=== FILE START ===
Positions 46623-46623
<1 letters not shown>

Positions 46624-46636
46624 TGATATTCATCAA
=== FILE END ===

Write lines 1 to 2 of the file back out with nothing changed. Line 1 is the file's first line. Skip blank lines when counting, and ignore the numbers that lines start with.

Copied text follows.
Positions 46623-46623
<1 letters not shown>